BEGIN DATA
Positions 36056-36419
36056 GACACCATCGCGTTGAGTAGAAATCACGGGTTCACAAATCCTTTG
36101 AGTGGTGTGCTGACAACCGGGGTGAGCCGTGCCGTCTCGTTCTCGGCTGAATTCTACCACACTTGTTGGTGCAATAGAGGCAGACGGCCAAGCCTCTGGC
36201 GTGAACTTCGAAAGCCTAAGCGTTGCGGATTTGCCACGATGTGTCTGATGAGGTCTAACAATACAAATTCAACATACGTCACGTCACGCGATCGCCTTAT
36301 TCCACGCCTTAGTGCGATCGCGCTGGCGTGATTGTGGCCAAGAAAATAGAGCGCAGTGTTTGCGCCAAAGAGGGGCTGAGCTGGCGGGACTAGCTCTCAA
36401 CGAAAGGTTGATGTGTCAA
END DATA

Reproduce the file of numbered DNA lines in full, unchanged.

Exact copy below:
Positions 36056-36419
36056 GACACCATCGCGTTGAGTAGAAATCACGGGTTCACAAATCCTTTG
36101 AGTGGTGTGCTGACAACCGGGGTGAGCCGTGCCGTCTCGTTCTCGGCTGAATTCTACCACACTTGTTGGTGCAATAGAGGCAGACGGCCAAGCCTCTGGC
36201 GTGAACTTCGAAAGCCTAAGCGTTGCGGATTTGCCACGATGTGTCTGATGAGGTCTAACAATACAAATTCAACATACGTCACGTCACGCGATCGCCTTAT
36301 TCCACGCCTTAGTGCGATCGCGCTGGCGTGATTGTGGCCAAGAAAATAGAGCGCAGTGTTTGCGCCAAAGAGGGGCTGAGCTGGCGGGACTAGCTCTCAA
36401 CGAAAGGTTGATGTGTCAA